“Most Insane Immersive Movie Experience EVER”

“Check out this guy’s room totally change into the movie he is watching! No SFX, no post production, no cuts, everything you see here is 100% for real.

We were funded by the Video Store of PlayStation® Store (http://www.greatfilmsfillrooms.com) to make a series of movie related videos using ‘Immersive Imaging’ which takes 3D projection mapping as its starting point, but gives the viewer a supercharged experience with the help of the PlayStation Move controller.

In the past, projection mapping worked only from a single, static view point, and thus was very limited. By attaching the PlayStation Move to the camera, we can track projections to screens in real time, enhancing the effect of spatial deformation and false perspective on the projections and allowing viewers to look round (virtual) corners, bend walls, create a hole in the wall, or remove the walls altogether to reveal vast expanses of virtual worlds.”

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Case Study: Pink Floyd – The Wall

For my case study assignment, I investigated Pink Floyd (Roger Waters)’s “The Wall”, a musical-based project dating back to 1979, but still very much alive.

Check out my presentation here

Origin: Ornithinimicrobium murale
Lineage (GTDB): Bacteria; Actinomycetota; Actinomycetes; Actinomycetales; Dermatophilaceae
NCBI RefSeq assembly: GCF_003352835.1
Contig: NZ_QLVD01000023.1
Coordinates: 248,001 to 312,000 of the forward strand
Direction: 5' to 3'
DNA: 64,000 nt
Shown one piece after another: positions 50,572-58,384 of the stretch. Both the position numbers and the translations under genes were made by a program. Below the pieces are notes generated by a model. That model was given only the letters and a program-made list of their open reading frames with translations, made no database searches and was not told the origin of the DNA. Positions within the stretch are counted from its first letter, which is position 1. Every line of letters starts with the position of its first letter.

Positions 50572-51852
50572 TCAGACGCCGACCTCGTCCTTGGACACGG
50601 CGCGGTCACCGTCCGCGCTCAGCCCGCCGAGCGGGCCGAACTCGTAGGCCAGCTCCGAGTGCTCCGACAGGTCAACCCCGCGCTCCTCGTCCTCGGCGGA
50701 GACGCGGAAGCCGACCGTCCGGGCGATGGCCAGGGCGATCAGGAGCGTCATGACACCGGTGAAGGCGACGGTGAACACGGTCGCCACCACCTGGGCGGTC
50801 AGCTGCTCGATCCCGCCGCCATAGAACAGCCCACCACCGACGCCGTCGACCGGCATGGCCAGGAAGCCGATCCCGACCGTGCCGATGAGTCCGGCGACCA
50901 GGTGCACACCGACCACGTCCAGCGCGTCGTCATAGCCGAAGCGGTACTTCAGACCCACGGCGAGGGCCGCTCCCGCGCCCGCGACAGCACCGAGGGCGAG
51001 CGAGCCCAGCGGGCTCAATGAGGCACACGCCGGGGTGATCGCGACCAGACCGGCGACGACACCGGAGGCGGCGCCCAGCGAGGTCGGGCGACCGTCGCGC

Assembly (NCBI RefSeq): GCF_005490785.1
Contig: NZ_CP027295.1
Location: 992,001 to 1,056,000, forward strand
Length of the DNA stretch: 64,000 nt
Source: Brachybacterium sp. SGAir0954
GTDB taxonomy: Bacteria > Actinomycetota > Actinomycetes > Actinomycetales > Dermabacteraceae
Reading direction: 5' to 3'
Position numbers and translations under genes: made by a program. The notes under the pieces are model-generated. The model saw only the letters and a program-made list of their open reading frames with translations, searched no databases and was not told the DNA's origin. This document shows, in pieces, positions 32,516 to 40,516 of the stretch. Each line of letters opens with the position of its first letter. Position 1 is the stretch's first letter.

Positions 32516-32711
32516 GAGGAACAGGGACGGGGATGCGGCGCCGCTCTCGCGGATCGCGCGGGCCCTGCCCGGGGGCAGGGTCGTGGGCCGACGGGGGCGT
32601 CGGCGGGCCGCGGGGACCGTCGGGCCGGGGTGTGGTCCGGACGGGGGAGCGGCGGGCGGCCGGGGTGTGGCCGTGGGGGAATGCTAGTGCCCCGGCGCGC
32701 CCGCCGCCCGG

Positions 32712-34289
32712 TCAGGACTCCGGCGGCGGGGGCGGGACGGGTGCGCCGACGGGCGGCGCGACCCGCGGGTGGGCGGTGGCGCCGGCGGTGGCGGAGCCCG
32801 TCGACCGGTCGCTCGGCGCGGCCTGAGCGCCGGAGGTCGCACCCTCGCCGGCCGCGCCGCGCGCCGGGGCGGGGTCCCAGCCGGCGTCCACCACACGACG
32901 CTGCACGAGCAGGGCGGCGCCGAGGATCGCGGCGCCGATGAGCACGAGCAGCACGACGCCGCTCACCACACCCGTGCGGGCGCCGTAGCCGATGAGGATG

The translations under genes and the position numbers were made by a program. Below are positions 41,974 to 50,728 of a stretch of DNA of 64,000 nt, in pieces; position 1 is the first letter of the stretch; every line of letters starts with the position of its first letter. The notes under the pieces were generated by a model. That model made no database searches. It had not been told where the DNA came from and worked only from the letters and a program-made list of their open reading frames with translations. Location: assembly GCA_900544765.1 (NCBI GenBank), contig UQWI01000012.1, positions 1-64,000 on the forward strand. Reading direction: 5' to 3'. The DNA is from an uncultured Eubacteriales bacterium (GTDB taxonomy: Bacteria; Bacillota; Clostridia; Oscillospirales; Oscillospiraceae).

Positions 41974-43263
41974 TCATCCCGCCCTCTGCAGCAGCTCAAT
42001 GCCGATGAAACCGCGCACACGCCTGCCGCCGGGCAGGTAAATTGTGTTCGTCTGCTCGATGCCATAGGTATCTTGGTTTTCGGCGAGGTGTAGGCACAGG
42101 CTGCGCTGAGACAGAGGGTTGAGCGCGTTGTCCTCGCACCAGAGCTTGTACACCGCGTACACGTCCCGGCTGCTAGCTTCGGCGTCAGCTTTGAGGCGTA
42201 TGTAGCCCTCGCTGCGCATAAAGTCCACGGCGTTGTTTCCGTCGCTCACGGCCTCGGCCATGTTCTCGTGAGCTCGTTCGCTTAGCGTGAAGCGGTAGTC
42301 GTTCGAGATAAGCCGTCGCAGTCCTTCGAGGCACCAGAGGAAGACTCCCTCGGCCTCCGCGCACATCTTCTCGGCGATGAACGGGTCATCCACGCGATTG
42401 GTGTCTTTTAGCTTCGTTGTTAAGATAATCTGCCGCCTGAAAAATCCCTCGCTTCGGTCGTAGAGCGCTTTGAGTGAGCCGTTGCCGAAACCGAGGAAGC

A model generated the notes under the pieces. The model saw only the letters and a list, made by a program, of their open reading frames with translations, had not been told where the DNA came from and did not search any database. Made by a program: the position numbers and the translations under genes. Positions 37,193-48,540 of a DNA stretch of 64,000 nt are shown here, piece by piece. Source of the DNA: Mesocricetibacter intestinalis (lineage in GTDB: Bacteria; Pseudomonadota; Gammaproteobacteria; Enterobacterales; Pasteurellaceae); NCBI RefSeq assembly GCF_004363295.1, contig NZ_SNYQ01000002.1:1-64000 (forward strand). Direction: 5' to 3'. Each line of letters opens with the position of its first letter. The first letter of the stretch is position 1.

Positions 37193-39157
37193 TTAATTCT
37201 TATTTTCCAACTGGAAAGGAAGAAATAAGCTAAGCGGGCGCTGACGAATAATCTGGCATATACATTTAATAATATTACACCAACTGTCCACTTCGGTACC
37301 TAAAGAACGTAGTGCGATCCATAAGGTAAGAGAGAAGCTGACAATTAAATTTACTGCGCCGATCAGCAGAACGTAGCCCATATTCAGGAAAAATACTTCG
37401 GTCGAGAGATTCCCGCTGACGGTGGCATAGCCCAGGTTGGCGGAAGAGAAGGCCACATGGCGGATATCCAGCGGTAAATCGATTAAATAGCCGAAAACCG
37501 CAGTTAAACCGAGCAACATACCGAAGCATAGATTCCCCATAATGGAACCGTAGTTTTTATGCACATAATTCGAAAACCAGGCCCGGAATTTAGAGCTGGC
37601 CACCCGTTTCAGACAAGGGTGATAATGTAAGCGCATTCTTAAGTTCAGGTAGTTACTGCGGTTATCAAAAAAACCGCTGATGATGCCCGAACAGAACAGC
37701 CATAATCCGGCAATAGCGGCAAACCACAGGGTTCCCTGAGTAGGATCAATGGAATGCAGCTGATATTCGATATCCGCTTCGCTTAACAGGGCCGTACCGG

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“We Are Many”

We Are Many is a documentary about the never-before-told story of the biggest protest in history, on 15 February 2003, and its legacy, through the Arab Spring to the Occupy Movement. The day that saw an estimated 30 million people in over 700 cities around the world, gave birth to a new global social movement.

What we are witnessing around the world today with the 99% in America, the Indignados in Spain, UK Uncut, the Arab Spring, is directly linked to what took place on February 15 2003. From Wall Street to Wisconsin, from Madrid to Athens, and all across the Middle East, people are rising up to make their voices heard. This is a story of anger, passion and remarkable people striving for justice and democracy. It’s a story of huge change happening in our time.